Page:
ANIMA CANDIDA
encouragement. The Lord may have known that if ever a
struggling mortal needed encouragement, poor Riemann did;
still, it seems rather an odd way of providing what was required.
In 1S5S Riemann produced his paper on electrodynamics, of
which he told his sister Ida, 'My discovery concerning the close
connexion between electricity and light I have dedicated to the
Royal Society [of Gottingen]. From what I have heard, Gauss
had devised another theory regarding this close connexion,
diHerent from mine, and communicated it to his intimate
friends. However, I am fully convinced that my theory is the
correct one, and that in a few years it will be recognized as such,
As is known, Gauss soon withdrew his memoir and did not
publish it; probably he himself was not satisfied with it.'
Riemann would seem here to have been over-optimistic; Clerk
Maxwell's electromagnetic theory is the one which to-day holds
the field - in macroscopic phenomena. The present status of
theories of light and the electromagnetic field is too complicated
to be described here; it is sufficient to note that Riemann's
theory has not survived.
Dirichlet died on 5 May 1859. He had always appreciated
Riemann and had done his best to help the struggling young
man along. This interest of Dirichlet's and Riemann's rapidly
mounting reputation caused the government to promote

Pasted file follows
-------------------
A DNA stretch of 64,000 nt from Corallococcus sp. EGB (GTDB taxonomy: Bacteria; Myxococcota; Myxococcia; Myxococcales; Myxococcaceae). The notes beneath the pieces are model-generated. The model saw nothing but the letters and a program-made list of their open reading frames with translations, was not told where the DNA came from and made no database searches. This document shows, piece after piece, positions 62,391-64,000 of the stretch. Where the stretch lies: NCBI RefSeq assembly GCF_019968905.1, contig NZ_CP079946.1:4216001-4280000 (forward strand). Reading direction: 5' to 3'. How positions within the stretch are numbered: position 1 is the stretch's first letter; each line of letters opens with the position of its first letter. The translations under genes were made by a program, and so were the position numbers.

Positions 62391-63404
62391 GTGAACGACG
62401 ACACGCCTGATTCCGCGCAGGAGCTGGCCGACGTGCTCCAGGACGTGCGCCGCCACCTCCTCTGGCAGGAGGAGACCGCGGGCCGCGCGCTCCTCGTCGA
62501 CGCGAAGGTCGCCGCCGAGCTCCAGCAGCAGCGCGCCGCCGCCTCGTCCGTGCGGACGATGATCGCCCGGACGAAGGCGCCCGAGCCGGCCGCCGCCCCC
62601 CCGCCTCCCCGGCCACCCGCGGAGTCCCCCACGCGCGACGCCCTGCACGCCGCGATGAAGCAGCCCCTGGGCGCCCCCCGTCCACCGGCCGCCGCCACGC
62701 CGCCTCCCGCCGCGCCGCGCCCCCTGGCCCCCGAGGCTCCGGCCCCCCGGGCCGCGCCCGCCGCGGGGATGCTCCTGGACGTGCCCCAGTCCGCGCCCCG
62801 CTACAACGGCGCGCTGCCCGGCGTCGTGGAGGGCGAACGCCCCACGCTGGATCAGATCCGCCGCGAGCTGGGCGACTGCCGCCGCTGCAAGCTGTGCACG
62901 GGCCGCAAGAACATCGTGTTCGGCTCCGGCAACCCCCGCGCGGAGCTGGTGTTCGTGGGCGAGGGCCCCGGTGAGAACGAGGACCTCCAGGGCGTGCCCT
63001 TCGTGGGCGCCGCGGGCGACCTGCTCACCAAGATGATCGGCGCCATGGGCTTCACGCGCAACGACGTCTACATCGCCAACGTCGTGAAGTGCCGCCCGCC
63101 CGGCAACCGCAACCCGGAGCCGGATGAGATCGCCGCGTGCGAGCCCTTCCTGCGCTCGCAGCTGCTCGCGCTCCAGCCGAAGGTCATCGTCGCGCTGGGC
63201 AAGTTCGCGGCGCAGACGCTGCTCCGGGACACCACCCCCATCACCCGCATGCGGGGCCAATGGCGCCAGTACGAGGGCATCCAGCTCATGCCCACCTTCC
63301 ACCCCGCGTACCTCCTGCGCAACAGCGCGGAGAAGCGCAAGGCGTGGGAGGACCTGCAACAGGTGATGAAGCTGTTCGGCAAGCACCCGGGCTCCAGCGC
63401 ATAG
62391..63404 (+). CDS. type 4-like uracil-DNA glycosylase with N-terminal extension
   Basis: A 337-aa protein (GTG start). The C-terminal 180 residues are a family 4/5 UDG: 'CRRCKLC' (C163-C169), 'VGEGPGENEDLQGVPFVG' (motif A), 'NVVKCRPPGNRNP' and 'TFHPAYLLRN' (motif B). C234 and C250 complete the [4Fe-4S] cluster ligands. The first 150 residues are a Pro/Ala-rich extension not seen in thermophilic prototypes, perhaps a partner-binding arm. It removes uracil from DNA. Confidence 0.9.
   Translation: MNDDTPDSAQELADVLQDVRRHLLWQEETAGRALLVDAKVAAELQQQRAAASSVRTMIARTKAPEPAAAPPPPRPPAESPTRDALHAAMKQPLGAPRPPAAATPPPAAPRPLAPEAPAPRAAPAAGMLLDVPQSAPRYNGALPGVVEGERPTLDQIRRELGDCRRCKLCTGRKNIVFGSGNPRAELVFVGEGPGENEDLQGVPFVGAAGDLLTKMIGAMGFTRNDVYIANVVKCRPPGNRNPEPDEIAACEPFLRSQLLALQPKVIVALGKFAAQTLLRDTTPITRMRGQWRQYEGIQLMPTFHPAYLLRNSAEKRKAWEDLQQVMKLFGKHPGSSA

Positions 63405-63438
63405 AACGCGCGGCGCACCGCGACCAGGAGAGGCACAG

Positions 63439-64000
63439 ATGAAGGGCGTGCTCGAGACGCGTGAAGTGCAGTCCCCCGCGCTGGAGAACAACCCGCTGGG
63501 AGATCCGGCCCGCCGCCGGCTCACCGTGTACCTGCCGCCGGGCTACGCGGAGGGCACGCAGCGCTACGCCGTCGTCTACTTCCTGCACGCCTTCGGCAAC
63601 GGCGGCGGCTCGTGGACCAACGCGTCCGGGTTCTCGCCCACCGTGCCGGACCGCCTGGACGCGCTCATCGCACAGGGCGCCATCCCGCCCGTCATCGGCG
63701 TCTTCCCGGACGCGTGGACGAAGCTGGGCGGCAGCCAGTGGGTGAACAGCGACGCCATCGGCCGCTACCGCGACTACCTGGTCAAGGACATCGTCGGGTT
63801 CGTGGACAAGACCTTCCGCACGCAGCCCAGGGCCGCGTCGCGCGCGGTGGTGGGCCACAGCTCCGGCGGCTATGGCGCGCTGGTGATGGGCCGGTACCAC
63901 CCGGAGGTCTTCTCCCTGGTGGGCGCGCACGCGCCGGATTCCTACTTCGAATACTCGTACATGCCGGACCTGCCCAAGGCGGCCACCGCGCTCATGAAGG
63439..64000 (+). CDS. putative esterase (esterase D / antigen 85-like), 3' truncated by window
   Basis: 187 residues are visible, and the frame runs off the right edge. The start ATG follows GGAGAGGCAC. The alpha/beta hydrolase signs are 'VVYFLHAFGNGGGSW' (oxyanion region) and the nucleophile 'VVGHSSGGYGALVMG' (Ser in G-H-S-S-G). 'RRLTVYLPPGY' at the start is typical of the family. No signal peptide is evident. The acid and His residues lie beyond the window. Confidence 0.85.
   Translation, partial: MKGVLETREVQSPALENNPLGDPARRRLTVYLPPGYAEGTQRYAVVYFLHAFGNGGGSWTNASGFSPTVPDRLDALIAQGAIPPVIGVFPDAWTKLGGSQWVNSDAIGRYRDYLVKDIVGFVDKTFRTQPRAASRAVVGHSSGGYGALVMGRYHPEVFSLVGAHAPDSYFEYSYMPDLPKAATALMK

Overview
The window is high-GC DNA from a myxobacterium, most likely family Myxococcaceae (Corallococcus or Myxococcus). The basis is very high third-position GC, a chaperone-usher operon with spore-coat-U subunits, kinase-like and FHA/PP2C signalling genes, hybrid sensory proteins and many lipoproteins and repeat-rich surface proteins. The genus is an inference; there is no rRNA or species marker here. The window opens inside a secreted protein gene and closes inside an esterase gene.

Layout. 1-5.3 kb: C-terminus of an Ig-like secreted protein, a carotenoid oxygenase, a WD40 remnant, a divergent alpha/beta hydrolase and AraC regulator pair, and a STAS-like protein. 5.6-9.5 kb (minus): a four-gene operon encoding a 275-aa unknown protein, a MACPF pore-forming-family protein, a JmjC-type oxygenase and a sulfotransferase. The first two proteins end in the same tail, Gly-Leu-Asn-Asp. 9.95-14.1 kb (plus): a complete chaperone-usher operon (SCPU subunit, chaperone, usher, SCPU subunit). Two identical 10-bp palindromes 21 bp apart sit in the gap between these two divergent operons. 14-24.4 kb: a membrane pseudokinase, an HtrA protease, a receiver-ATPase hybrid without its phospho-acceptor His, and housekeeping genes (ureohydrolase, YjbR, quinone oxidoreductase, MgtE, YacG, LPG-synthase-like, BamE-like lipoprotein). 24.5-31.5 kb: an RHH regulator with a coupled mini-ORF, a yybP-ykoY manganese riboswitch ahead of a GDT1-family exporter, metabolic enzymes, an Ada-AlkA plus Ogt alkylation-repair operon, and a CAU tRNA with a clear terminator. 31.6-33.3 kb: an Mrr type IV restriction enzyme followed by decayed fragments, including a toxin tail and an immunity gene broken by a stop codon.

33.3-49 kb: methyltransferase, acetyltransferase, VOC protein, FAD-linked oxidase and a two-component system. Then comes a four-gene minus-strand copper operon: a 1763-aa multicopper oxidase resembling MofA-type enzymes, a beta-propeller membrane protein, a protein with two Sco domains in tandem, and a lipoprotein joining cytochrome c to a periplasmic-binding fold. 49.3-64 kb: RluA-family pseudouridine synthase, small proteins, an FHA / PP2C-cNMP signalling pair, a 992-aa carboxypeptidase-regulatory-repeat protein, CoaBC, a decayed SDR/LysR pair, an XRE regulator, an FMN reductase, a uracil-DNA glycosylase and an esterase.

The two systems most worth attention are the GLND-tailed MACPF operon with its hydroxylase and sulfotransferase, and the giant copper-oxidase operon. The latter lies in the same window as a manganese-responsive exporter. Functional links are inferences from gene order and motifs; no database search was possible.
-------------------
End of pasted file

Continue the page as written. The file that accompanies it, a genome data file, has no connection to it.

Riemann to succeed Dirichlet. At thirty-three Riemann thus
became the second successor of Gauss. To ease his domestic
difficulties the authorities let him reside at the Observatory, as
Gauss had done. Recognition of the sincerest kind - praise from
mathematicians who, although older than himself, were in some
degree his rivals - now came in abundance. On a visit to Berlin
he was feted by Borchardt, Kurnmer, Kronecker, and Weier-
strass. Learned societies, including the Royal Society of
London and the French. Academy of Sciences, honoured him
with membership, and in short he got the usual highest distinc-
tions that can come to a man of science. A visit to Paris in 1860
acquainted him with the leading French mathematicians,
particularly Hermite, whose admiration for Riemann was
unbounded. This year, 1860, is memorable in the history of
mathematical physics as that in which Riemann began inten-
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